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H Entries
Earl Hamner, Jr.
Tom Hanks
Jonathan Harris
George Harrison
Ray Harryhausen
Byron Haskin
Howard Hawks
Ben Hecht
David Hedison
Robert A. Heinlein
Charlton Heston
Sir Alfred Hitchcock
Inoshiro Honda
Ron Howard
Rock Hudson
Gale Anne Hurd
Martha Hyer
 
HEINLEIN, ROBERT A.
(1908–1988). American writer.

SCIENCE FICTION, FANTASY, AND HORROR FILM CREDITS
Co-wrote: Destination Moon (with Rip van Ronkel and James O'Hanlon) (and technical advisor) (Irving PICHEL 1950); Project Moonbase (with Jack Seaman) (Richard Talmadge 1953).

Special thanks: StarCraft (video game) (Chris Metzen, Matt Samia, Mark Schwarz, Glenn Stafford, and Duane Stinnett 1998).

Film based on his work: Tom Corbett, Space Cadet (tv series) (1950–1955); "Ordeal in Space," "Misfit," "The Green Hills of Earth" (1951), episodes of Out There; The Brain Eaters (Bruno Ve Sota 1958) (uncredited adaptation of The Puppet Masters); Starship Troopers (anime tv series) (1989); Robert A. Heinlein's The Puppet Masters (Stuart Orme 1994); Red Planet (tv miniseries) (1994); Starship Troopers (Paul VERHOEVEN 1997); Roughnecks: The Starship Troopers Chronicles (animated tv series) (1999–2000); Starship Troopers: Terran Ascendancy (video game) (2000); Starship Troopers 2: Hero of the Federation (Phil Tippett 2004); Starship Troopers (video game) (2005).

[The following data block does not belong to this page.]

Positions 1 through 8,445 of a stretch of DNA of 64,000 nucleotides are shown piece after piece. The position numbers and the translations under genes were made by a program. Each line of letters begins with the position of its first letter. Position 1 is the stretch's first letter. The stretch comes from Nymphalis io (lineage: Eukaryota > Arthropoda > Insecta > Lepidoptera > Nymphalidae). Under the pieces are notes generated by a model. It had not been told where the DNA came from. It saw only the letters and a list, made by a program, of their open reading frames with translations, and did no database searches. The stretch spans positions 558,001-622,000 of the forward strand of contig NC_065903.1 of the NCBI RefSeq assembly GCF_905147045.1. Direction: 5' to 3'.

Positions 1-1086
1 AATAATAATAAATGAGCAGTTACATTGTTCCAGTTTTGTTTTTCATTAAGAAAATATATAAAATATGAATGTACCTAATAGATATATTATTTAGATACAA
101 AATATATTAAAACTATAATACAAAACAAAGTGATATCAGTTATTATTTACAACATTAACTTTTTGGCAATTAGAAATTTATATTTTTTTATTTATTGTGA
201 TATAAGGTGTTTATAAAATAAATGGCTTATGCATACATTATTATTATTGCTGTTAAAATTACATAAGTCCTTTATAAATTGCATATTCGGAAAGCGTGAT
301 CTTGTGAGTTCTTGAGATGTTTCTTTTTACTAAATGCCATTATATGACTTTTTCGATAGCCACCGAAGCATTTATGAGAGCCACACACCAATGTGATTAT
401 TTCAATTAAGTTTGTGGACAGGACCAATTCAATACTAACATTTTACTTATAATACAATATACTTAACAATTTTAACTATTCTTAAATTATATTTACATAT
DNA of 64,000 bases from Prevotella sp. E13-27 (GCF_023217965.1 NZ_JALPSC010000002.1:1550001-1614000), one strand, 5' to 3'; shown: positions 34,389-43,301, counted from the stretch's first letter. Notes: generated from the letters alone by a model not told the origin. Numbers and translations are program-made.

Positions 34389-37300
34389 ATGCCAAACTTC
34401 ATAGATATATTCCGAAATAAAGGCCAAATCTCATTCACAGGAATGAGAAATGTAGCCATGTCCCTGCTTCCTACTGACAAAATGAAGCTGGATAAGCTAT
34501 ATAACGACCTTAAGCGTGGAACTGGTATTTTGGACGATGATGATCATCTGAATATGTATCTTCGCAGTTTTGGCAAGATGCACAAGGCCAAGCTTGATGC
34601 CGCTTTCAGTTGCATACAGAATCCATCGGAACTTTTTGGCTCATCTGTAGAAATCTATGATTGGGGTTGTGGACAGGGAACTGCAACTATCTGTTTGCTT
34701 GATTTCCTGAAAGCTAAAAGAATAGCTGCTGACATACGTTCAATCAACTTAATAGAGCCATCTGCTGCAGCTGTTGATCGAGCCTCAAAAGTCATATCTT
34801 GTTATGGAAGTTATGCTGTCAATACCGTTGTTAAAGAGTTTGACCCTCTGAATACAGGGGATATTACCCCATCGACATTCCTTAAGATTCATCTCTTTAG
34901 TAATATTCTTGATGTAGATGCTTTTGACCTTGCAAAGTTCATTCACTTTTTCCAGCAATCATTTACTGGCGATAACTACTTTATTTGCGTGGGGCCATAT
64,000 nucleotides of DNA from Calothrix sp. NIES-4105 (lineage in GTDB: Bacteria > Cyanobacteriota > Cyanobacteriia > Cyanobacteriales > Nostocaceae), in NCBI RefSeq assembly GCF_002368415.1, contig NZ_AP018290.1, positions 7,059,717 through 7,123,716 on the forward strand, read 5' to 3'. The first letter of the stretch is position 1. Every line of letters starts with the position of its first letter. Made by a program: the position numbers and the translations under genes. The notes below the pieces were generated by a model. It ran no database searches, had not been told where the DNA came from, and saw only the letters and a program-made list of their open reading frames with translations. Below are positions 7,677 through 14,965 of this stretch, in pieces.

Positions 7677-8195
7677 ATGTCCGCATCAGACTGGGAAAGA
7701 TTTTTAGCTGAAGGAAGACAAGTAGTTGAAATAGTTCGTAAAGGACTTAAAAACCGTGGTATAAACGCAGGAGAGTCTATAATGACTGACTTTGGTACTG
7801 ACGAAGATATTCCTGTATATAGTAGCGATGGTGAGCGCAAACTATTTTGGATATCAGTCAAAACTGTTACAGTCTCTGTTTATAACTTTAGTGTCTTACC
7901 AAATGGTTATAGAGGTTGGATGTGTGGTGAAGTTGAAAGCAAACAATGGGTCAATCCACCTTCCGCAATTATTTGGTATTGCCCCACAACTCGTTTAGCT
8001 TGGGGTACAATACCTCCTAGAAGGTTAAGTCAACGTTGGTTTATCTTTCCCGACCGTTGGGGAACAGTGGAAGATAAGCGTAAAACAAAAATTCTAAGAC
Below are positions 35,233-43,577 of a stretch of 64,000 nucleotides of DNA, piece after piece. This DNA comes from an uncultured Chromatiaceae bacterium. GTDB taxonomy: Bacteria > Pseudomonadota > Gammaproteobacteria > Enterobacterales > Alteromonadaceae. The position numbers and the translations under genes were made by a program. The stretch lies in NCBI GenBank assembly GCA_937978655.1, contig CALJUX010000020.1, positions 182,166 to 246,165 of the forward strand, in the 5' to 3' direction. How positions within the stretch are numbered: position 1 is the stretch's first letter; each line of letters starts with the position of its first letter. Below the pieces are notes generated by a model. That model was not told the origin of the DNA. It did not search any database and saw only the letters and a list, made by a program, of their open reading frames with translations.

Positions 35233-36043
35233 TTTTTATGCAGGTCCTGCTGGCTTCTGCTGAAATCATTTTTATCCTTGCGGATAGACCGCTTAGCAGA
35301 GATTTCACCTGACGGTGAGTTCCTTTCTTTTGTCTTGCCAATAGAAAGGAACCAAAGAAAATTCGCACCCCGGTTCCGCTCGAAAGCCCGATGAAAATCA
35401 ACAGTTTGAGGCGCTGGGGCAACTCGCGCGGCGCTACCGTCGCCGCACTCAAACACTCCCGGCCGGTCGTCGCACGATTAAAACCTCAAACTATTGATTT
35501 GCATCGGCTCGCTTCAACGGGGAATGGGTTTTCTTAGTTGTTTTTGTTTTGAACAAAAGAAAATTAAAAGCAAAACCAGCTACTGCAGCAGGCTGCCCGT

After an unhappy retirement from the military (for health reasons) and a succession of failed careers, Robert A. Heinlein required only three years to become king of the world of science fiction. But there was not much to the world of science fiction in the 1940s—pulp magazines and associated fan ventures—so after he returned from civilian duty in World War II, Heinlein set out to conquer new worlds (and, not incidentally, to earn bigger paychecks). He sold his stories to high-paying "slick" magazines like The Saturday Evening Post; he signed a lucrative contract to write juvenile science fiction novels for Scribner's; and he got his foot in the door of Hollywood, potentially the most financially rewarding career of them all.

Only two results of his various film and television projects ever made it to the screen. The first was Destination Moon, a collaboration with producer George PAL. Officially an adaptation of Heinlein's juvenile Rocket Ship Galileo (1947), Heinlein and Pal quickly decided that they really wanted to make a realistic movie about space flight, to persuade the world that it could actually be accomplished, and so they jettisoned the novel's absurd plot (two nephews help their uncle build a rocket that takes them to the Moon, where they discover Nazis plotting to establish the Fourth Reich) and instead produced a sober account of how a team of visionary industrialists construct and successfully launch a rocket to the Moon. Blessed with excellent special effects in brilliant Technicolor and a few striking scenes (like the moment when the astronauts venture out of their rocket to make an emergency repair and confront the wonders of space while standing upside down on the rocket's surface), Destination Moon is generally dull, early evidence that Heinlein's desire to send a proselytizing message could overwhelm his instinctive knack for entertaining audiences.